'It Takes a Village...' Building a Supportive Rare Disease Village

When you become a parent, people say you will have a village that will be there for you every step of the way. And you believe them.

Yet, for some parents of children with rare diseases, that network of support can grow smaller and smaller each day. Guidance once promised to you cannot be fulfilled because that so-called "village" just doesn't get it.

For some like me, this creates a shadow of darkness, which can lead to depression and sadness among parents of rare children — ultimately leaving us feeling isolated.

When you cannot count on your village to always be there for you

In my own experience of raising a child with a rare disease, my village appears irregularly. There are moments when friends and family are cheering us on with our newest milestone, only to disappear into thin air when the symptoms of our disease get the best of us.

The thing is, no rare disease parent expects their village to truly get it. We just want our friends and family to try to understand. We want them to show up for us, to listen to us, and to offer us hope when we need it the most. However, my reality is that villages in the rare disease space are unpredictable, and families are often left fighting alone.

Over the last 7 years, I have learned that my family cannot be my go-to. Though I love them dearly, they will never understand my life. I often go through phases where I try to educate them but lately, it's exhausting.

This or That

Do you have a village that supports you?

Building my villlage

Some of the ways that I have grown my village are through online communities, local support groups, and engaging in the community through advocacy and education. Let's look at the benefits I have found in each one:

Online communities

By engaging in online communities, including social media groups focusing on rare diseases, you can connect with other families facing challenges similar to yours. These communities offer true connections because these people get it. Although this community may not be able to relate to your specific experience, there is almost always something that we can take from one another to make us feel appreciated, understood, and valued.

Local support groups

Many states and counties have non-profit organizations and support groups that focus on rare diseases or special needs parenting. By attending meetings or events, you can connect with families close by who may better understand the challenges you face. You can share what has worked for you and what hasn't. Every state, every county, and every town likely has some resources; you just have to look.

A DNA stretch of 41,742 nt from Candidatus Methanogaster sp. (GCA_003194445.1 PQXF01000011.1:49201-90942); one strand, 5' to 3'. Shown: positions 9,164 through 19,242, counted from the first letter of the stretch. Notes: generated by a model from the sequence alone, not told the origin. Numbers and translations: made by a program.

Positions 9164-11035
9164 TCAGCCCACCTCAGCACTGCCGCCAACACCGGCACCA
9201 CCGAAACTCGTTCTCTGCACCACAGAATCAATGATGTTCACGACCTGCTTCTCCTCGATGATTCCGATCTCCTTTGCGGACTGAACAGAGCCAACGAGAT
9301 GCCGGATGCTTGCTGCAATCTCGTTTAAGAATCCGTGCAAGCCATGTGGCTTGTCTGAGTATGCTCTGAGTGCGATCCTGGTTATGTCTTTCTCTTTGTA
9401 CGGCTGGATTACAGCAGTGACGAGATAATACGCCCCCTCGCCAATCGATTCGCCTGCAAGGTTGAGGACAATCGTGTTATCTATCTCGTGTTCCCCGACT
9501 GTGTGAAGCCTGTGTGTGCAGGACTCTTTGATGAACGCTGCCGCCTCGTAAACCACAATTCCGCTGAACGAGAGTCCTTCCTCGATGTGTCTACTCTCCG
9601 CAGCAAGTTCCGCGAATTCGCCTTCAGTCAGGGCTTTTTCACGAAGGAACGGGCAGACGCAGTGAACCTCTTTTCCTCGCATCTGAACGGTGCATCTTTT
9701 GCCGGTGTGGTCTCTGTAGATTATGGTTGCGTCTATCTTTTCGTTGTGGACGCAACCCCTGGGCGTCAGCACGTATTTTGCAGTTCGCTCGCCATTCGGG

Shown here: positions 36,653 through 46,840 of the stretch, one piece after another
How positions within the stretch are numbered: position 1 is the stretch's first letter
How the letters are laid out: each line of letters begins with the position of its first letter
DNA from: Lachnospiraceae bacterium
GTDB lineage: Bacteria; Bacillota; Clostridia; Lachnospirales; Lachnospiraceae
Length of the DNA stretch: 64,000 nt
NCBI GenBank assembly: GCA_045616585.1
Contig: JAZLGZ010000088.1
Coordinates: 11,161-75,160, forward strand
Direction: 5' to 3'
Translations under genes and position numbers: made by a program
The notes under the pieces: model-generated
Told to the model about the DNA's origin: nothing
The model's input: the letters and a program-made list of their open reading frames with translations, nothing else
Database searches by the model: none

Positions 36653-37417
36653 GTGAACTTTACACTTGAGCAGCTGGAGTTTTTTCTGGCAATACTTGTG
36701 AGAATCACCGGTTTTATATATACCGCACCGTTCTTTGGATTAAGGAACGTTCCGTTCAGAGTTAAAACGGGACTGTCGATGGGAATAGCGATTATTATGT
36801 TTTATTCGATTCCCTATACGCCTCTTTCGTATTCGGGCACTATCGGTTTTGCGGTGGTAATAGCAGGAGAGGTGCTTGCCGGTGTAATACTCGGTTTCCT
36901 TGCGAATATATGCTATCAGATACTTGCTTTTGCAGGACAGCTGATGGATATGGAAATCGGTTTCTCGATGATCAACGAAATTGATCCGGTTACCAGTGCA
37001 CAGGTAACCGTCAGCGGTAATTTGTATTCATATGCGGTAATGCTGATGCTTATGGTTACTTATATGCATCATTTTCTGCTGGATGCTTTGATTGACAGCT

Advocacy and education

Advocating in the community and providing education can be a light of hope for parents and families going through the difficult journey of raising a child with a rare disease and working their way to finding the village they pray for. Actively participating in advocacy and education raises awareness of different rare diseases and creates more understanding for those who do not live this every day.

Start a Forum

My life changed thanks to my village

In 2022, I was fortunate enough to meet professionals who inspired me to do more in the community sooner than I originally planned. If it weren't for these amazing supporters, I don't think I would have ever published my website, www.vamp2.org.

Through this website, my life has changed. I have met new friends in the community and in professional fields. These friends cheer me on daily, encourage me to be a better advocate, and support me through life's challenges. Being open is not something I always felt comfortable doing, but through my family's story, I knew we needed to be open for there to be a change.

What are some of the challenges you face in your village? If you had to build your own village, how did you do it? Tell us more in the comments below.

By providing your email address, you are agreeing to our privacy policy.

This article represents the opinions, thoughts, and experiences of the author; none of this content has been paid for by any advertiser. The RareDisease.net team does not recommend or endorse any products or treatments discussed herein. Learn more about how we maintain editorial integrity here.

Join the conversation

Please read our rules before commenting.